Charles C. Morgan
Charles C. Morgan was an escrow agent living in Tucson. One day in 1977 he disappeared, only to return home to his wife indicating that he couldn't talk because his throat had been painted with a hallucinogenic drug. He claimed to his wife that he was a secret agent for the federal government, which his wife had been unaware of. Two months later, he disappeared again, only to be found dead, wearing a bulletproof vest and sunglasses that did not belong to him. He had been shot in the back of his head with his own gun. In his pocket was one of his teeth, and in his underwear was a $2 bill with a Bible verse (Ecclesiastes 12:1-8) and a list of seven Spanish names. Police classified it as a suicide despite being shot in the back of the head, though many people have doubts.
The Zodiac Killer
The Zodiac Killer was a serial killer who murdered at least five victims in Northern California starting in the late 1960s. He sent threatening letters to newspapers with details that only the killer could know and taunting the police for not identifying him. Each letter included a symbol and cryptograms. Only one of the four cryptograms have been solved to this day, and the killer's identity remains unknown. Communication from the Zodiac Killer abruptly stopped in 1974, but the case remains open.
The night before Thanksgiving in 1971, a man using the name "Dan Cooper" paid in cash for a one-way, 30-minute flight from Portland International Airport to Seattle. He then highjacked the plane, claiming to have a bomb in his briefcase and demanding $200,000 and four parachutes. Air traffic control contacted the authorities, and the plane circled Puget Sound for two hours while police gathered the demanded ransom. The aircraft landed to release the other passengers and refuel, and Cooper directed the crew to fly towards Mexico. Once back in the air, Cooper opened the aft door and jumped. Despite a thorough search, Cooper was never found, nor was the ransom money recovered even though the serial numbers were widely published and there was offer of reward.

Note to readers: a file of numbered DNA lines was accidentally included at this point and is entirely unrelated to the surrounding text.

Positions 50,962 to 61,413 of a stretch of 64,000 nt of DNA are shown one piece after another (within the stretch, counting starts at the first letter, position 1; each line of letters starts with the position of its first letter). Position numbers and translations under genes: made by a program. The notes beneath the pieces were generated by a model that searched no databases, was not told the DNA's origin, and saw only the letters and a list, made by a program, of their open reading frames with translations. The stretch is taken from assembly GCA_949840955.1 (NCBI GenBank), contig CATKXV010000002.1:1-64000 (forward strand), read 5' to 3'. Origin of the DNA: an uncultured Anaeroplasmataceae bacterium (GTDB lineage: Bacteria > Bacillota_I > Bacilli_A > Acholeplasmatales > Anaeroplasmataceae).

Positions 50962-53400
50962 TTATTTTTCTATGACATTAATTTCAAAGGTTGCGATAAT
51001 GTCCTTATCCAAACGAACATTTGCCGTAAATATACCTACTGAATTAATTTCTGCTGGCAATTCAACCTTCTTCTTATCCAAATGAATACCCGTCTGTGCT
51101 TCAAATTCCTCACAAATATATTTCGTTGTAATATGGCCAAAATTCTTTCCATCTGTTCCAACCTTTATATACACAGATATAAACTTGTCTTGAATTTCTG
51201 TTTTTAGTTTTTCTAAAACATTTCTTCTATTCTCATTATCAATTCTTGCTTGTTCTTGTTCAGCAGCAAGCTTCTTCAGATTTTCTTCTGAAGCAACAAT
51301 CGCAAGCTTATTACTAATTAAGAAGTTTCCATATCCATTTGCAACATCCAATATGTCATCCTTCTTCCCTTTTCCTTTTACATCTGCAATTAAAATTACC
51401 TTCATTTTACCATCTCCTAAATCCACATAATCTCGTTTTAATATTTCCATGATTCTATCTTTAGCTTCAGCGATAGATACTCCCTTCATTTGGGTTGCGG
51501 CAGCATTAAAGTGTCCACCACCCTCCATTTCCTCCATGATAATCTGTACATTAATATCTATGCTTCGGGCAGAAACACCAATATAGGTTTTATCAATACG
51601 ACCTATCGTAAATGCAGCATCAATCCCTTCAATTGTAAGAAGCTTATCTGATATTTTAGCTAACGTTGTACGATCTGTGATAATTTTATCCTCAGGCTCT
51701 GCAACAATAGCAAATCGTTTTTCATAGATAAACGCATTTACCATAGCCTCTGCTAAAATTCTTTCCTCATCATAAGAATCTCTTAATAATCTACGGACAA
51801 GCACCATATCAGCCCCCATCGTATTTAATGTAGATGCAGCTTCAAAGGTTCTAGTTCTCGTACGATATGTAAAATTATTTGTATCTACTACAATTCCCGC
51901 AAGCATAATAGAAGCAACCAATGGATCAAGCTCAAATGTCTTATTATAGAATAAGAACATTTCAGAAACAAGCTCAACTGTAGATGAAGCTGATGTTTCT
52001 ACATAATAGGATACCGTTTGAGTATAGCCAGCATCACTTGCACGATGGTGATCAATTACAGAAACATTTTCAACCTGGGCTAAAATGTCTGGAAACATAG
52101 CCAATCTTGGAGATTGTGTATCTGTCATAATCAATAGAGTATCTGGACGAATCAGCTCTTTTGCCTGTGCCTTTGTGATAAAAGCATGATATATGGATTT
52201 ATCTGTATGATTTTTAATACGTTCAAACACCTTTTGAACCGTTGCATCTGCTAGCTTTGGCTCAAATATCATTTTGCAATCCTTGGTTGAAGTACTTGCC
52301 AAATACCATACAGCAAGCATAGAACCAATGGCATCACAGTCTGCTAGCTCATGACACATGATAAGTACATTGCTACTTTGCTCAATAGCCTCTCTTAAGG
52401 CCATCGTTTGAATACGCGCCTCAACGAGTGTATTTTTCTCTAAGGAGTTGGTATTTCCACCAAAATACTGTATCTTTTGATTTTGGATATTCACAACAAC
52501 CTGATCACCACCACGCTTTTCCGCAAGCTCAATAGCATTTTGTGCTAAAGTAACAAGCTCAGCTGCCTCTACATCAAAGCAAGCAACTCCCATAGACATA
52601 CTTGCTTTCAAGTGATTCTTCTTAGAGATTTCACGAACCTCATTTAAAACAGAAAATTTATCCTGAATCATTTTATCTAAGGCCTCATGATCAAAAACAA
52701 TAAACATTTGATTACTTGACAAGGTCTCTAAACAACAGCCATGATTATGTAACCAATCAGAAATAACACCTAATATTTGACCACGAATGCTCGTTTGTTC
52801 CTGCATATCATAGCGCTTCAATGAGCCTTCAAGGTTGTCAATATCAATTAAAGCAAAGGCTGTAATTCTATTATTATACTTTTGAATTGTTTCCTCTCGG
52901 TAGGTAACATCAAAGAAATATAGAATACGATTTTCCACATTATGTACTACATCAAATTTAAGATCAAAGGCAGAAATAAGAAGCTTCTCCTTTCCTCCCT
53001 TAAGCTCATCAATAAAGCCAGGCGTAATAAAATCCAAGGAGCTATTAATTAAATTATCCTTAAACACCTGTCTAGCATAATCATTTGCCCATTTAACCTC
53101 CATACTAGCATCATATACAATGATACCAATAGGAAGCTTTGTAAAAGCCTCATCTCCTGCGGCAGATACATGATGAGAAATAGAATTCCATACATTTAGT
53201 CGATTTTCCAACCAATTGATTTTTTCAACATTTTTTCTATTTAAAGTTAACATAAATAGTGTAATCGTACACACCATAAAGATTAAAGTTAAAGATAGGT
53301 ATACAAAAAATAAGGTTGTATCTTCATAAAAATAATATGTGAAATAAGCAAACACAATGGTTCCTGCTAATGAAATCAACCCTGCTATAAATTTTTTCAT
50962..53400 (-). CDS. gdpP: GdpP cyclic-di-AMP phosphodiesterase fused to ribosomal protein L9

The Jamison Family
Bobby and Sherilyn Jamison vanished with their six-year-old daughter in 2009, supposedly while looking to buy a plot of land in Oklahoma. Their remains were found four years later, but police still do not have a cause of death. Theories include that the family faked their own deaths, were murdered, committed group suicide as part of a cult, or were in witness protection. The couple had been exhibiting increasingly bizarre behavior apparently before their disappearance, repeatedly telling their pastor that spirits were in their home and that they were using a "satanic bible" to try to exorcise them. A shipping container at their home had strange messages scrawled on it, including "3 cats killed to date buy people in this area . . . Witches don't like there black cat killed" (sic). Nobody knows what actually happened to this family to this day.